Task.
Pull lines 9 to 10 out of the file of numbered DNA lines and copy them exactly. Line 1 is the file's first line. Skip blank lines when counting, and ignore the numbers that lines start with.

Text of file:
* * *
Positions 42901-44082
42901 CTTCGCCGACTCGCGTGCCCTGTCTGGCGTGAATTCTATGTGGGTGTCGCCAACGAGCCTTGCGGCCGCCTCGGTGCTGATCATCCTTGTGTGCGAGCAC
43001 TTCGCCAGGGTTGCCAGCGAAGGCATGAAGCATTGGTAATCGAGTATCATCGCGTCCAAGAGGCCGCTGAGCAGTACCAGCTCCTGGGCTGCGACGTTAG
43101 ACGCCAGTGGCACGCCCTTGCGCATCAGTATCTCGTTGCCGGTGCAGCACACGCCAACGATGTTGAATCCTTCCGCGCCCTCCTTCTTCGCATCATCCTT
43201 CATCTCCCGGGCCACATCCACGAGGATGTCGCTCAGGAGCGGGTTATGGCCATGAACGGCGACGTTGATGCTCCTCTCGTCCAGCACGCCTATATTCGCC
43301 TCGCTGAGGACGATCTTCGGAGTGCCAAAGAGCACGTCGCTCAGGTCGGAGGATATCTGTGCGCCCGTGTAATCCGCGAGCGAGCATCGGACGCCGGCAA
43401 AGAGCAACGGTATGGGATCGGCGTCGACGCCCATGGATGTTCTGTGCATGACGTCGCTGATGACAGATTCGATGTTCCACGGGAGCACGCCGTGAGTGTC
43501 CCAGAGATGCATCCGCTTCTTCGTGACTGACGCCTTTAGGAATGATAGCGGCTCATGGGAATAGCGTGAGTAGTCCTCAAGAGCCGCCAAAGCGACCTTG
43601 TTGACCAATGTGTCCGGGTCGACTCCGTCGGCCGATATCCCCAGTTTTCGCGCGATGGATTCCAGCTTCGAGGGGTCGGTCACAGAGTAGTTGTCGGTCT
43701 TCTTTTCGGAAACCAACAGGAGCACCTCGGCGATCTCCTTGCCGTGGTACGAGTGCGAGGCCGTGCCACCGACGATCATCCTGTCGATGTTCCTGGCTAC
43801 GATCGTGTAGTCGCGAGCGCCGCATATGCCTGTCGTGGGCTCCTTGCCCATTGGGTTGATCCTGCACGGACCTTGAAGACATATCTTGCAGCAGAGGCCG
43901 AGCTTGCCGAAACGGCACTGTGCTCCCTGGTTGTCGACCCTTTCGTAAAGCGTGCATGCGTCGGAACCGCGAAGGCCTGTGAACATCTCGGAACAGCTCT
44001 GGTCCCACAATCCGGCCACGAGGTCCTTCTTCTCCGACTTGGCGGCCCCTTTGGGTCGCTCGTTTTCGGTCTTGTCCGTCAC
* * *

43601 TTGACCAATGTGTCCGGGTCGACTCCGTCGGCCGATATCCCCAGTTTTCGCGCGATGGATTCCAGCTTCGAGGGGTCGGTCACAGAGTAGTTGTCGGTCT
43701 TCTTTTCGGAAACCAACAGGAGCACCTCGGCGATCTCCTTGCCGTGGTACGAGTGCGAGGCCGTGCCACCGACGATCATCCTGTCGATGTTCCTGGCTAC